John Brantley was literally born to be quarterback for the Florida Gators.
His father, John Brantley III, played the position for the Gators in the late 1970s. Kerwin Bell, his high school coach at Ocala-Trinity Catholic, led Florida to back-to-back 9-1-1 seasons in 1984 and 1985. And his mentor, Tim Tebow, has won two national championships.
Brantley has been going to Gator games since he was 1. Finally, after 20 years, including two seasons on the bench, Brantley's time has almost come.
"Every time I walk in that stadium I get chills," Brantley said.
"I look at our seats up there and think about how long ago I sat in those things, and now I'm actually down here enjoying it. It's amazing."
Although Tebow is still the face of the Gators, Brantley is the face of the future. Brantley saw limited action last season as a redshirt freshman, but Tebow is teaching him everything from work ethic to leadership skills.
After last season's victory against The Citadel, Tebow had Brantley join him in his standard victory lap around Florida Field, high-fiving the fans.
"I wasn't going to do it, but he dragged me over there," Brantley said at the time.
"He wants me to do it whenever he leaves."
All eyes undoubtedly will be on Tebow at tomorrow's Orange and Blue spring game, his last spring game as a Florida Gator. But no player may be more crucial to the future of the Gators than Brantley, who broke Tebow's state record for most career touchdowns, with 99.
"When Tebow does leave, I want them to have the confidence to put me back there," Brantley said recently.
"I'm just trying to get better, so when I do get into the game I will be prepared."
Still, it's been slower than expected for Brantley, who was the Gatorade National Player of the Year in 2006.
"The best thing that could ever happen to a college quarterback is they get to watch a great one in front of them," new quarterbacks coach Scot Loeffler said.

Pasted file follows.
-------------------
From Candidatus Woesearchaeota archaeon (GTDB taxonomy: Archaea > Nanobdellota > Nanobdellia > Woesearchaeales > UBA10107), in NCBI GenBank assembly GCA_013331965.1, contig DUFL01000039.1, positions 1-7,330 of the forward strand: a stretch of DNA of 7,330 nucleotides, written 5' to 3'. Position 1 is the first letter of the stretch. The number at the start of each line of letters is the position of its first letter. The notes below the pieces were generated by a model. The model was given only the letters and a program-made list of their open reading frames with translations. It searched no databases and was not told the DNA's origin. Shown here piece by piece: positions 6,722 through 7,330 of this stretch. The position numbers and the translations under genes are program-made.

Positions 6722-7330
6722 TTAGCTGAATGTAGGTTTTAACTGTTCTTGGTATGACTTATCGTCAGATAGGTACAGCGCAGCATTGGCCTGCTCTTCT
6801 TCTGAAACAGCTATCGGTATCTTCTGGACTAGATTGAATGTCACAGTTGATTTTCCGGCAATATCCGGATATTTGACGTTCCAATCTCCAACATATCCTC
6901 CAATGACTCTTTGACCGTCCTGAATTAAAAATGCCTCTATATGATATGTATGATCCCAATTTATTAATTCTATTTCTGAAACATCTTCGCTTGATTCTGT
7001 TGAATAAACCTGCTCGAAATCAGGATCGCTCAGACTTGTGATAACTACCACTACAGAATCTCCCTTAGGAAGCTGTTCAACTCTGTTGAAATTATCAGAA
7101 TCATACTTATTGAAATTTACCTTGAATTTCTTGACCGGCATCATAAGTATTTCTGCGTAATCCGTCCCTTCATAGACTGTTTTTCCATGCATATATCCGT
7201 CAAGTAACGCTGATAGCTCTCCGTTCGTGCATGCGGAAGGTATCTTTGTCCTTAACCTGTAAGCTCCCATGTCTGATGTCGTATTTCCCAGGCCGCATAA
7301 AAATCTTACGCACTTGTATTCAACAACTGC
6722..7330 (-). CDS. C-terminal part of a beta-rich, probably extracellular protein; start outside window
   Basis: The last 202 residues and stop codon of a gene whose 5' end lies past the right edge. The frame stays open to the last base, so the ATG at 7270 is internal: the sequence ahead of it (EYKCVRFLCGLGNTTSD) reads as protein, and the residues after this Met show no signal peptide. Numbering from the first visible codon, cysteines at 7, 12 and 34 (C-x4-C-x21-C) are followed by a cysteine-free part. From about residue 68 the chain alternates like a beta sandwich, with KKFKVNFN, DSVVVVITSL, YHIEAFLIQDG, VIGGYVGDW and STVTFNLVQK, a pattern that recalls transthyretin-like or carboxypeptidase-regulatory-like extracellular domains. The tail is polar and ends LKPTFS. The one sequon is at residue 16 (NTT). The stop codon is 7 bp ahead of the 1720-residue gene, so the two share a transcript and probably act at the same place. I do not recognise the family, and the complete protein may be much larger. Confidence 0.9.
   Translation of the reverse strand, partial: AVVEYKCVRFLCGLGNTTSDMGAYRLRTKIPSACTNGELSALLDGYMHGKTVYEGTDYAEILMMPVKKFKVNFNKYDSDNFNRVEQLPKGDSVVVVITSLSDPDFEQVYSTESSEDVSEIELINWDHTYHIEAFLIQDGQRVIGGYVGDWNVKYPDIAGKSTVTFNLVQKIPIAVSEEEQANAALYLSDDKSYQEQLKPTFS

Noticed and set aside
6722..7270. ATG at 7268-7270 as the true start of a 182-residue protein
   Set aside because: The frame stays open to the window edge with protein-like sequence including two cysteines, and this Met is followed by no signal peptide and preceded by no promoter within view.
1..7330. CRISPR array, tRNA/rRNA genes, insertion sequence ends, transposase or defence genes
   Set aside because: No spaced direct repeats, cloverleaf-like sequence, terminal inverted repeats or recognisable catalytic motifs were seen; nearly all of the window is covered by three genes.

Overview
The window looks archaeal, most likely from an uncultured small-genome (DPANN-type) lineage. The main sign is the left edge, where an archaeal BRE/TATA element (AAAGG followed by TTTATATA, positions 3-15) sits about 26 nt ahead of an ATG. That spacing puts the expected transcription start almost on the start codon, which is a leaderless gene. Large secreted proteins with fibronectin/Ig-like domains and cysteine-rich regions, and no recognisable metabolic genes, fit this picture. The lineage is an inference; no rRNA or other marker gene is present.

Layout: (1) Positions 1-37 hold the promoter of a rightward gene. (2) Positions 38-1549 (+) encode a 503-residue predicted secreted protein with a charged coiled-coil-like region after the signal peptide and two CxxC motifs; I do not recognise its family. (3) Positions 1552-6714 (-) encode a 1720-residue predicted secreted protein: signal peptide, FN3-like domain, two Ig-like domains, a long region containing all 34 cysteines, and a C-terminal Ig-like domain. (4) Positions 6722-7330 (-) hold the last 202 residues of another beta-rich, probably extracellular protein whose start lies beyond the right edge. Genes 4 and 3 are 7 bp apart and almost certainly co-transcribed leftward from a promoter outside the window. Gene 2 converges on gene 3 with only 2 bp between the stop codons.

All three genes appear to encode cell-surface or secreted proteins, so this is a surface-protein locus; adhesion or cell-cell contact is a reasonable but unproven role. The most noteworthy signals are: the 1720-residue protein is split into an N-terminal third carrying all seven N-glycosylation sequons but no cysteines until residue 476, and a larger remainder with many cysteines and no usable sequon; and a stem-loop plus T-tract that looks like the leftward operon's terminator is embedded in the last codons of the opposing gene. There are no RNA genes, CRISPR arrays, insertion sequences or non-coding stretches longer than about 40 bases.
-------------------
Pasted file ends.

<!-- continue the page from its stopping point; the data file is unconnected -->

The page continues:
"And that's the plan for Johnny Brantley."
Despite his Florida ties - his uncle, Scot Brantley, also was an All-America linebacker at UF in the late '70s - Brantley initially fled the Gator Nation.
He grew up 30 miles down the road in Ocala, but committed to Texas in the spring of his junior year. Nine months later, he changed his mind.
"He realized that it'd be a lot nicer to have your mama doing your laundry every weekend than figuring out how you're going to do it 1,000 miles away," John Brantley III said.
"He's where he needs to be."
Brantley red shirted his first year while fellow freshman Cam Newton became Tebow's primary backup. Brantley also has had chronic elbow problems and missed last year's spring game after breaking a knuckle three days prior. Since the beginning of 2008, he's been playing with a torn ankle tendon that will require surgery.
Soon enough, it will be his time to shine.
Much has been made of Tebow's improved mechanics this spring, but Brantley has made great strides too, thanks to Loeffler, who tutored Tom Brady, Brian Griese and Chad Henne during his years at Michigan.
"I never thought my mechanics were that bad until he got here," Brantley joked.
But there's more to playing quarterback for the Gators than having perfect mechanics. Urban Meyer demands leadership, work ethic and maturity.
"I kind of thought he'd be at this point last year," Meyer said.
"But his professional approach is much better. The seriousness, the attention to detail, the fact that he knows he's this close to going in a game, and it's pretty serious."